I can remember Paul being around and seeing him at tournaments. I mean, I grew up mostly with Josie and Sara Jean at the nurseries with my sister. I remember always our families being together all the time and stuff like that.
PAUL AZINGER: Were you the little kid that kept peeing in front of my girl?
AARON STEWART: I think that was Shaun O'Meara.
Q. (No microphone.)
PAUL AZINGER: I hope. I've done the Open Championship for the last two years for ABC, and now ESPN has taken over the event completely, all four days now. I'm excited about that possibility. I would love to do it again.
Q. Do you see yourself going on in the future though?
PAUL AZINGER: I have no idea. There's a new TV contract to be negotiated in probably four years or so, something like that. I don't think that's something I will address until further down the road.
Right now, the only place for me logically to end up would be at ESPN, and to do one or two a year would be fantastic. I turn 49 January, so I'll be able to play golf next year and prepare for senior tour. My hope is to be competitive next year. I would love nothing more than to get in contention and have a chance to win some tournaments next year. That's why I'm out there.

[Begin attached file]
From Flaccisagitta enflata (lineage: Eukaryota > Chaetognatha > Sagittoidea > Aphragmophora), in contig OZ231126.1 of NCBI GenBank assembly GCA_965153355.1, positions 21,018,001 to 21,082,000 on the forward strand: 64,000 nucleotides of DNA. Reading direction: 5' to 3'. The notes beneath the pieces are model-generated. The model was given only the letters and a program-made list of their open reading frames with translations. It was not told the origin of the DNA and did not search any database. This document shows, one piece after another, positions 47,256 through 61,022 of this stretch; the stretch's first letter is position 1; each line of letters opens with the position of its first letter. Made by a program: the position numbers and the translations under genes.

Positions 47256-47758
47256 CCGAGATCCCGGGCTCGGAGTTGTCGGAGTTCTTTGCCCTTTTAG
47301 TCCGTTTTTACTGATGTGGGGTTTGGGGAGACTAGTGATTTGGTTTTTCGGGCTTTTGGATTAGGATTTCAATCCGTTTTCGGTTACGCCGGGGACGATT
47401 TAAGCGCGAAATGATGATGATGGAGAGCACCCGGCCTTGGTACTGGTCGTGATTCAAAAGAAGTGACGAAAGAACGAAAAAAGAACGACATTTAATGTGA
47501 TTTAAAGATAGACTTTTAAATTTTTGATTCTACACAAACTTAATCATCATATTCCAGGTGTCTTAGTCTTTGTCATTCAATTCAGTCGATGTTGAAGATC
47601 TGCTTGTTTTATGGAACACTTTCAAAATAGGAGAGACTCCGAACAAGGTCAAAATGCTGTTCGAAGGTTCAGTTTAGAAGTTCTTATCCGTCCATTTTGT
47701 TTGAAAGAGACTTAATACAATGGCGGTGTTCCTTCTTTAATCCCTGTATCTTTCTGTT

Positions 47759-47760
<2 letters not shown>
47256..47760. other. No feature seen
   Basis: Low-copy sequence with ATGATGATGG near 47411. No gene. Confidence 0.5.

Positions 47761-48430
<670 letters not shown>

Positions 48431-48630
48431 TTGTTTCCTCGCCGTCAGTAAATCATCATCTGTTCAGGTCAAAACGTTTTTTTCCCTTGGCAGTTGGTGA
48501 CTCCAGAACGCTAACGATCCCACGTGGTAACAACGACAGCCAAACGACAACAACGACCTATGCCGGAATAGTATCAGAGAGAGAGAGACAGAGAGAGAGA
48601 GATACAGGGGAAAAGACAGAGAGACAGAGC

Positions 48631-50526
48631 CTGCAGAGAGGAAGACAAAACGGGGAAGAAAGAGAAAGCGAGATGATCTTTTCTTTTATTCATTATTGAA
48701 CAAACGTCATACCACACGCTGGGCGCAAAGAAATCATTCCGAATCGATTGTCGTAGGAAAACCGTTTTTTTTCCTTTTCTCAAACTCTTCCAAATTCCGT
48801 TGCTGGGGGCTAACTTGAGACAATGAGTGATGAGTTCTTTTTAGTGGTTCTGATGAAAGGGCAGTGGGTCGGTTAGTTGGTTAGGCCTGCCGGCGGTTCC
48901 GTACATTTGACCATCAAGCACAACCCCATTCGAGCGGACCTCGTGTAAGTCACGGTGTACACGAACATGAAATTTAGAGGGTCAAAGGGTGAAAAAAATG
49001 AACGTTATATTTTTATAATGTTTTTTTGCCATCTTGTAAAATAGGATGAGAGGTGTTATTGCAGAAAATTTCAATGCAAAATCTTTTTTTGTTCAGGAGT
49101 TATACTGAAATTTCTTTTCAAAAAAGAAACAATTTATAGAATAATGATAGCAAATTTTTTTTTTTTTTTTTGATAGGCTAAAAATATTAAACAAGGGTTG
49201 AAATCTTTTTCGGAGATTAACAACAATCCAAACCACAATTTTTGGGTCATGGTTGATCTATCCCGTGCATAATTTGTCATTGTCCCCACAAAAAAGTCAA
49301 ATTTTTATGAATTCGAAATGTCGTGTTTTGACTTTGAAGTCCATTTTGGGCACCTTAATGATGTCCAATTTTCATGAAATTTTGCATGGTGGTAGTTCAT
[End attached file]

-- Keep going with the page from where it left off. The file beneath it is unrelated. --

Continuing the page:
Of course, your first three or four years are going to be your best on the senior circuit as well. I feel like to pursue TV right now would be a mistake. I would rather let the TV contracts play out and see if there's a spot for me. If not, then I continue to play.
Q. Have you talked to anybody about what it's like to play on the Champions Tour?
PAUL AZINGER: I just know the scores are really low. I don't expect it to be a cake walk or like falling off a log, I can tell you that. I haven't talked to anybody directly. I know the scores are low, though. I watch. I look at the yardage that they're playing, and those guys still play terrific golf.
Q. You find people are recognizing who you are? Is it way different now?